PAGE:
then get a tutorial on the subject from the knowledge

    Recipes & Templates
    Now consider a "recipe" as a collection of steps, or
    an ordered set. The recipe, or template, for a linked
    list algorithm will (to qualify as knowledge) be
    very abstract. If an actual implementation is available,
    for example, in legacy assembler code, then the
    recipe might well contain a link to that implementation.
    But the recipe itself would like something like the
    implementation comments extracted from the source code.

      Initial stabs at the recipe are liable to be very
      language specific. So a step might read "use the
      address stored in the Next variable to access the
      next item". However, better and more useful abstractions
      will be more absract and less specific, e.g. "visit
      the next item". That kind of generality is hard to
      get right one the first try. So the system should make
      it possible to refine the generalizations as more
      implementations are "covered" by the template.

    Now, a full implementation of a concept like Linked List
    is great, if one exists. The question, "How do I implement
    a linked list in language X?" can be answered with a
    pointer to the implementation. But what if you are working
    on a project in a new language? (As we'll see, idioms
    hold the key.)

    Idioms and Granularity
    It now makes sense to introduce the concept of an "idiom".
    An *idiom* is the syntactic mechanism for achieving a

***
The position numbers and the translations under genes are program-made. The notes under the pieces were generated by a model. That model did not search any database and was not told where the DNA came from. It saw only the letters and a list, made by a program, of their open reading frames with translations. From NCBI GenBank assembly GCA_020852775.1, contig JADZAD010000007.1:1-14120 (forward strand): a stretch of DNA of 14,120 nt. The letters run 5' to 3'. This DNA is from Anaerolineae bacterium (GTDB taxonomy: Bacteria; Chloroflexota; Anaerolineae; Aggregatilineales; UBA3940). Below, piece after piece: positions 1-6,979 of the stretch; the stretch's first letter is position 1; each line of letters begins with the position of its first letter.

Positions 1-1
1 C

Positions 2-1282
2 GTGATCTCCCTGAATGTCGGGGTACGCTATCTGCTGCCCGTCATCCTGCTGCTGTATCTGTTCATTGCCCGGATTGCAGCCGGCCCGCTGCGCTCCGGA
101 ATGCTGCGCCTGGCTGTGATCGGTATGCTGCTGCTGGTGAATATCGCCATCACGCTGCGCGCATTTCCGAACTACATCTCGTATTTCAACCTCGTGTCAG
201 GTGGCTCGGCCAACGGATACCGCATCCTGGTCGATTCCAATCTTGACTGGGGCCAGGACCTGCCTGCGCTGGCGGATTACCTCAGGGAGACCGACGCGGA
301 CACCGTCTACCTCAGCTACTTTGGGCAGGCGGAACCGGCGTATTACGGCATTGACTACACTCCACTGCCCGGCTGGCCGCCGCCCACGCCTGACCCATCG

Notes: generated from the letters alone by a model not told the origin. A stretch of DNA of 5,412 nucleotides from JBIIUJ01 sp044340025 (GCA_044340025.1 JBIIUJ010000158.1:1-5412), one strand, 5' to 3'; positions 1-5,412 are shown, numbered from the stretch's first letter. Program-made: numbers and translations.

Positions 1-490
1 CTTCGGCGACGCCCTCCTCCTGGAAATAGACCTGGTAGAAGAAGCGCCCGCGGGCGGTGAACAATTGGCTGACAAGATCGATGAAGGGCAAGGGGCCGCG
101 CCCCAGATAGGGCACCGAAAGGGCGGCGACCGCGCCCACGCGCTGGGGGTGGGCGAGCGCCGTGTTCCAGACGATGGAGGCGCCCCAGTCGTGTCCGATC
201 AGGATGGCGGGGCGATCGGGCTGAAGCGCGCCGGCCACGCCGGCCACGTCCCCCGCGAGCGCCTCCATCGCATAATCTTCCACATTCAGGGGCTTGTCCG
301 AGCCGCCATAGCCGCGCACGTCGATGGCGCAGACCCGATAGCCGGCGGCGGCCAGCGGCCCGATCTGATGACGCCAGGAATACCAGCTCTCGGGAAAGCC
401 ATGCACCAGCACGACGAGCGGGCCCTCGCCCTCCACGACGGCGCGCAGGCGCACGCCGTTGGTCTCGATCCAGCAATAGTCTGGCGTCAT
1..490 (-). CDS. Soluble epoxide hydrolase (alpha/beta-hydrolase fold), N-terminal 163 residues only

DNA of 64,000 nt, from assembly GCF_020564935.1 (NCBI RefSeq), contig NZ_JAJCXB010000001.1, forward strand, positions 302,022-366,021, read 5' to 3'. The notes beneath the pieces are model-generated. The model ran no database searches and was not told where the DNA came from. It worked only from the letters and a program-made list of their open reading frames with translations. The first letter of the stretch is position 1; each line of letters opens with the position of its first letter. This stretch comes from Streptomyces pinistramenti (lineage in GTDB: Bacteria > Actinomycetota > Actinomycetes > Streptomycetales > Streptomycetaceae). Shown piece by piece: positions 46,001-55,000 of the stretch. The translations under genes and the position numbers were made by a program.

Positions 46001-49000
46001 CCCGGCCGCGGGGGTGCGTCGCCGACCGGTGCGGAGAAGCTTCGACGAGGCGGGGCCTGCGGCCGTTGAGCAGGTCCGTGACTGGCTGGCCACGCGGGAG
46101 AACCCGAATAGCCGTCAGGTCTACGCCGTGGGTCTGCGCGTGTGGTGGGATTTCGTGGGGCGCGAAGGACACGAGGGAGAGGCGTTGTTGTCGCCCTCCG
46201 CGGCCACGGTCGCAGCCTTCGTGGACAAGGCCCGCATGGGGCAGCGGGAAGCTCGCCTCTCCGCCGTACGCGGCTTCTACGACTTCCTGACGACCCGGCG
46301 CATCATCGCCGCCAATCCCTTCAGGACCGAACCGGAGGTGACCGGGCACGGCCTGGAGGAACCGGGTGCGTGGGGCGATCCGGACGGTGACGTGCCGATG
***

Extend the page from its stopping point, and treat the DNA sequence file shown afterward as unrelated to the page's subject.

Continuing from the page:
task in a specific language. For example, the "loop idiom"
    breaks down into for-loops, while-loops, and until-loops,
    each with situational ratings. For each loop, the specific
    syntax used in the C language constitutes the idiom for
    that concept in that language.

      A primitive idiom is a simple abstraction that has a
      one-to-one mapping with the language. For example, the
      idiom for assigning a value to a variable is a
      single-step process in most any procedural language.
      A complex idiom may have multiple steps, like a recipe
      -- but the steps are language specific. (The abstract
      template for those steps may well exist as a knowledge
      nugget, but the language-specific steps constitute an

    Now, given a template T, consisting of an ordered set
    {s1, s2, ...} of steps and I, a collection of idioms
    that can be expressed in the langauge {i1, i2, ...}
    the expression
      T x I == {s1, s2, ...} x {i1, i2, ...}

    produces a *knowledge product* -- literally, the product
    of two different kinds of knowledge stored in the
    repository. In this case, the knowledge product
      KP = T x I

    can define the implementation for a linked list in a
    brand new language -- as long as the template and the
    specific idioms exist in the repository.